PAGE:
“I would love to get some kind of class put into schools to teach empathy through hands-on experience, thinking outside the box and teaching people alternative ways. I just think we are breeding little narcissists,” says singer and animal rescue founder Cathy Davey.
“My mind is boggled as to how it’s not a class, because the things that we’re doing to each other, let alone animals, are crazy,” she told Róisín Ingle, presenter of the Róisín Meets podcast.
It has been six years since Cathy Davey released new music and during that time she has been kept busy tending to the ever-growing animal rescue that she founded with some friends after identifying an “equine crisis” in Ireland during the recession.
It started with one horse, “in a field belonging to someone who has a bit of equine knowledge,” and developed into the My Lovely Horse Rescue, with animals of all kinds happily occupying 50 acres of land in Co Kildare.
The name is an obvious nod to her partner Neil Hannon’s
Eurovision ditty of the same name, and she says it has been given the seal of approval by the show’s creator.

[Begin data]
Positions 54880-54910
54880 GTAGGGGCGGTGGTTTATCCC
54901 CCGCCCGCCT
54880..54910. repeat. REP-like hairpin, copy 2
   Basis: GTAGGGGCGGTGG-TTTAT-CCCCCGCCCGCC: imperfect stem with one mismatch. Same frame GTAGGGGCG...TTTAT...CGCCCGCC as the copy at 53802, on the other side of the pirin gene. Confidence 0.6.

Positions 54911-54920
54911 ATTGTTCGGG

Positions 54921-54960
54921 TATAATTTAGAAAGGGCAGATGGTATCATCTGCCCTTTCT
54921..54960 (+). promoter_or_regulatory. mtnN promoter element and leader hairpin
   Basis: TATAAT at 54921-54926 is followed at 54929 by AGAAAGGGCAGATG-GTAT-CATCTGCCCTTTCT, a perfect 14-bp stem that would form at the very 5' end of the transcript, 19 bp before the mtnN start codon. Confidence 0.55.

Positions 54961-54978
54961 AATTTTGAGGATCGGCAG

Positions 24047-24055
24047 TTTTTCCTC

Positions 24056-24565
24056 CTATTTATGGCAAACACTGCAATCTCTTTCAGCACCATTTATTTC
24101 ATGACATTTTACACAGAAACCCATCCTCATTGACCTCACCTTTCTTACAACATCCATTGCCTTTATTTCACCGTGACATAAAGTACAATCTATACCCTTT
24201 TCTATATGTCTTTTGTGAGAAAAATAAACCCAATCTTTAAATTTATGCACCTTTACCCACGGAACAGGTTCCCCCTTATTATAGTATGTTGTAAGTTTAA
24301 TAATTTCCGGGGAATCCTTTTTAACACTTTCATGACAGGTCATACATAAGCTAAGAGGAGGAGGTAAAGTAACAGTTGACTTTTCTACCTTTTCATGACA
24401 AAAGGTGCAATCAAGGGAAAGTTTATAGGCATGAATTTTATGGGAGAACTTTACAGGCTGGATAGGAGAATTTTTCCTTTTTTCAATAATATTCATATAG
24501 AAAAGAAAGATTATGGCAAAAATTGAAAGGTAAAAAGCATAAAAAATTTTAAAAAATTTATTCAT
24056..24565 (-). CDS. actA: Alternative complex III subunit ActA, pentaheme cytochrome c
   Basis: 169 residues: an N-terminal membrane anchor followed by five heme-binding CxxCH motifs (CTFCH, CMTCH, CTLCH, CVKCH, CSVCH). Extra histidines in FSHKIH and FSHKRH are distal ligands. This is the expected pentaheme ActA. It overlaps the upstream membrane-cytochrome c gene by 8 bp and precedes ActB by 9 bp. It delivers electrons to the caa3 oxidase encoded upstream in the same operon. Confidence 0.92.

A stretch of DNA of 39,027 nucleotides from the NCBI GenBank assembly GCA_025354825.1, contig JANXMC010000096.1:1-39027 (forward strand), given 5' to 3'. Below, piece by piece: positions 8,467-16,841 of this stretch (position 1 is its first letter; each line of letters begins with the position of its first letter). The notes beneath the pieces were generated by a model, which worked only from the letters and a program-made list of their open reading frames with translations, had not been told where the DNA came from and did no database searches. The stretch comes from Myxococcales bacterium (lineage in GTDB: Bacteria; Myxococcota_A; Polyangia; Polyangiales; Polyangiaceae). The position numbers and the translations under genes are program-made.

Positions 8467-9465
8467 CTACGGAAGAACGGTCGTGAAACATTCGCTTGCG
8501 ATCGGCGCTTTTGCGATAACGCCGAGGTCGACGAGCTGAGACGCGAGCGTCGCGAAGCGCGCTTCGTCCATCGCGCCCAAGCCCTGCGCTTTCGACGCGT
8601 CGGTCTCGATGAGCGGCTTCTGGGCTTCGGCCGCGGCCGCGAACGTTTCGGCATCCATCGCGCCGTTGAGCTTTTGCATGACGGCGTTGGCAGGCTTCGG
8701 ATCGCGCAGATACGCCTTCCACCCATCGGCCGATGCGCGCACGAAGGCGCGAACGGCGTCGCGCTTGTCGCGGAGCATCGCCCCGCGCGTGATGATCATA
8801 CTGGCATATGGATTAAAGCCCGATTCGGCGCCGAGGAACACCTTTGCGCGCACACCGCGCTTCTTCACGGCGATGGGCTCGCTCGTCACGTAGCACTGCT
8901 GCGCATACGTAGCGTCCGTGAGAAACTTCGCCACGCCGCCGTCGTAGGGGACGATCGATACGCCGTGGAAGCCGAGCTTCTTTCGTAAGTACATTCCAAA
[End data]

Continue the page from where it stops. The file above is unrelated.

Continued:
“It stuck because it was just funny to us. I asked him [Neil Hannon] and he then asked Graham Linehan if it was okay that we sullied the name and he said: ‘oh go on’!”
A long-time vegetarian, Davey has always been disturbed by how humans treat animals. The lack of empathy that allows people to mistreat small creatures travels all the way up to the devastation done to the world through consumerism, she says.
There is no point in ranting on the internet though. Instead we need to start at the beginning, teaching small children about empathy.
“No one reacts well to being preached at, so I think if we even got in at a primary school level and there was one class a week . . . it would have to be devised by therapists and psychologists and see how empathy develops in the brain,” she said.
The My Lovely Horse Rescue is a charity run by volunteers and Davey’s commitment to it is such that she didn’t think she would go back to music, instead allowing herself “24 hours a day to work on the farm”.
She realised music is a platform to highlight the issues that mean so much to her, however, and her latest album, New Forest, is full of references to creatures great and small.
To listen to Cathy Davey sing two songs live, talk about her animal rescue, and more, go to Soundcloud, iTunes, Stitcher or irishtimes.com
Davey's album, New Forest, is out now